pattern drafting

Half circle skirtMy adventures into pattern drafting are not as yet very adventurous but I am learning very slowly but surely.

This is my first half-circle skirt. I made it from some cheap poly-crepe as a tester before I went to wool-crepe. But I am more than happy with the result. It hangs really nicely, thanks to the nature of the drape and also to a heavy stretch satin lining!

The hem was a nightmare to get straight. My own fault for not letting it hang first. The stretch in the bias resulted in an extra 2.5 inches at the front and back, compared to the side seams. So I dutifully unpicked and started again. A long process. But once I’d accurately trimmed and finished with bias tape, it worked a treat.

Half circle skirt

I incorporated a lapped zipper on the left side with two military style buttons on the waistband.

I love the timelessness of this style and for a simple black skirt it feels really more classy than it should! It’s so girly and swishy! More photos and info over at ooobop!

half circle skirt

 

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Swimsuit

It's not Saint Tropez, but I like it.

I bought a two-piece swimsuit a couple of years ago, a pretty red bikini in my proper cup size from Ballet, which really only served to underline the fact that I’m more of a one-piece swimsuit person. I really am not comfortable with two-pieces, and I wanted a vintage-looking swimsuit with full rear coverage and low legs without the hassle of trying to fit my size 34 F/G bust into an actual vintage swimsuit, because come on, let’s be realistic.

So. It was clearly time to make one. I made an aborted attempt to build a very structured, fitted suit last year, in a heavy black satin with only 20% stretch or something along those lines, and quickly realized that I don’t actually want a swimsuit that I need to be hooked and zipped into. This year I went with regular old lycra swimsuit fabric instead, and since I’m lucky enough to live in a city where there’s a specialised shop for lingerie, dancewear and swimwear fabrics and notions, I got to choose between about a hundred different colours. (“And you chose the snot green? Really?”) I like green, I like chartreuse, I liked the chartreuse better than the available dark greens, and I didn’t want tropical colours or the usual suspects black, blue or red.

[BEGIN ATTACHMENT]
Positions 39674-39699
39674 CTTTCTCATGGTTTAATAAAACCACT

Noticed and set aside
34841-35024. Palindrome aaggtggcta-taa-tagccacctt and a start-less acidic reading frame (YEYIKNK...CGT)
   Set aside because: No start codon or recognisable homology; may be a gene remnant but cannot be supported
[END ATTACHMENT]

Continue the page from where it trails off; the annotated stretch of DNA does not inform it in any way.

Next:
Cup drafting is intimidating and I’m not very happy with any of my current cup drafts, so the bust pattern is based on Mrs Depew’s 50′s French pinup bra and adapted a bit. The cups are cut from two layers of the same swimsuit fabric fused together, which does give it a lot of extra stability, and I made reinforced shoulder straps that start from the side of the cups, cross in the back and button to the top of the cups, which keeps everything neatly in place and provides a bit of support.

Swimsuit detail

Full cups and minimal cleavage, which is how I like it. You might get an idea of the stability the fused double layers of swimsuit fabric add.

For the rest of the suit I looked at an old favourite swimsuit of mine, which is sadly worn to the point where it’s coming apart, and drafted the thing with side seams only, a hint of legs and a fairly wide crotch piece. Most swimsuit bottoms and underpants fit my large behind very badly and ride up, this cut seems to do the trick; it does give the full rear coverage that I want, and then some depending on how low on the hips and thighs you make the bottom edge, it’s comfy, it doesn’t have one of those nasty center front seams, and it stays firmly in place. I love it.

The finish of the suit is not what I’d call pretty. I dislike working with knit fabrics – because I’m not good at it, frankly – and I was in a hurry. Call it a test run that turned out wearable, but not perfect. I do like the black plastic anchor buttons, and the bust got some fairly sloppy black satin piping which helps the look, too. But the important thing is that it’s actually a comfortable, serviceable and fairly well-fitting swimsuit that I don’t have to zip myself into.